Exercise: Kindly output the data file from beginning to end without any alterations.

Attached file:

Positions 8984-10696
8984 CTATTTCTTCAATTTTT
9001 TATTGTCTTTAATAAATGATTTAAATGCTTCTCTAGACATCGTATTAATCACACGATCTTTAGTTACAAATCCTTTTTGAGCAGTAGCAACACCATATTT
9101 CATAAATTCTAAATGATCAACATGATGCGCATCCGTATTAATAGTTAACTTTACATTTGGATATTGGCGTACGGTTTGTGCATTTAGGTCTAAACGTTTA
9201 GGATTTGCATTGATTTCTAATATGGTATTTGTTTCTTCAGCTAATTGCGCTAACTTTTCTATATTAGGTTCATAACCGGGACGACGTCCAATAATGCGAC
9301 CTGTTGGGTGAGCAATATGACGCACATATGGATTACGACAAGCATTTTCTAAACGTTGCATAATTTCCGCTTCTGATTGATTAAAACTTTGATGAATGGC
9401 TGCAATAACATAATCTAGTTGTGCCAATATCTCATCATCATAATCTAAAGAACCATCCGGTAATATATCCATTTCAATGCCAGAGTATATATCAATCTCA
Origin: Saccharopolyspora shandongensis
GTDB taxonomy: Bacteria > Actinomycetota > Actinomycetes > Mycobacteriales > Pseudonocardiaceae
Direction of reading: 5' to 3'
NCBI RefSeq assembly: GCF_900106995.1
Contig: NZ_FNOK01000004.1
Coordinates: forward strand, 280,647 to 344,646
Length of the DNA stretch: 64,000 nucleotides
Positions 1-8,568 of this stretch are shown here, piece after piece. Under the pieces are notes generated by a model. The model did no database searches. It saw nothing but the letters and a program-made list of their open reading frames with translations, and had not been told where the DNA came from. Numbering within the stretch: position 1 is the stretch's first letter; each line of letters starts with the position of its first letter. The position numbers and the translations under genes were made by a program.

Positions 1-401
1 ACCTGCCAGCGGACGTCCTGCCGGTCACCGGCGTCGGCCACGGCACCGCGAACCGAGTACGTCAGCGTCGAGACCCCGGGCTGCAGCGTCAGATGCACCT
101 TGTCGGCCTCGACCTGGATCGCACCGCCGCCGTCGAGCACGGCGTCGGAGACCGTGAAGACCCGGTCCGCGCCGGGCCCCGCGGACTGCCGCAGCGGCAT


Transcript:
Positions 8984-10696
8984 CTATTTCTTCAATTTTT
9001 TATTGTCTTTAATAAATGATTTAAATGCTTCTCTAGACATCGTATTAATCACACGATCTTTAGTTACAAATCCTTTTTGAGCAGTAGCAACACCATATTT
9101 CATAAATTCTAAATGATCAACATGATGCGCATCCGTATTAATAGTTAACTTTACATTTGGATATTGGCGTACGGTTTGTGCATTTAGGTCTAAACGTTTA
9201 GGATTTGCATTGATTTCTAATATGGTATTTGTTTCTTCAGCTAATTGCGCTAACTTTTCTATATTAGGTTCATAACCGGGACGACGTCCAATAATGCGAC
9301 CTGTTGGGTGAGCAATATGACGCACATATGGATTACGACAAGCATTTTCTAAACGTTGCATAATTTCCGCTTCTGATTGATTAAAACTTTGATGAATGGC
9401 TGCAATAACATAATCTAGTTGTGCCAATATCTCATCATCATAATCTAAAGAACCATCCGGTAATATATCCATTTCAATGCCAGAGTATATATCAATCTCA
Origin: Saccharopolyspora shandongensis
GTDB taxonomy: Bacteria > Actinomycetota > Actinomycetes > Mycobacteriales > Pseudonocardiaceae
Direction of reading: 5' to 3'
NCBI RefSeq assembly: GCF_900106995.1
Contig: NZ_FNOK01000004.1
Coordinates: forward strand, 280,647 to 344,646
Length of the DNA stretch: 64,000 nucleotides
Positions 1-8,568 of this stretch are shown here, piece after piece. Under the pieces are notes generated by a model. The model did no database searches. It saw nothing but the letters and a program-made list of their open reading frames with translations, and had not been told where the DNA came from. Numbering within the stretch: position 1 is the stretch's first letter; each line of letters starts with the position of its first letter. The position numbers and the translations under genes were made by a program.

Positions 1-401
1 ACCTGCCAGCGGACGTCCTGCCGGTCACCGGCGTCGGCCACGGCACCGCGAACCGAGTACGTCAGCGTCGAGACCCCGGGCTGCAGCGTCAGATGCACCT
101 TGTCGGCCTCGACCTGGATCGCACCGCCGCCGTCGAGCACGGCGTCGGAGACCGTGAAGACCCGGTCCGCGCCGGGCCCCGCGGACTGCCGCAGCGGCAT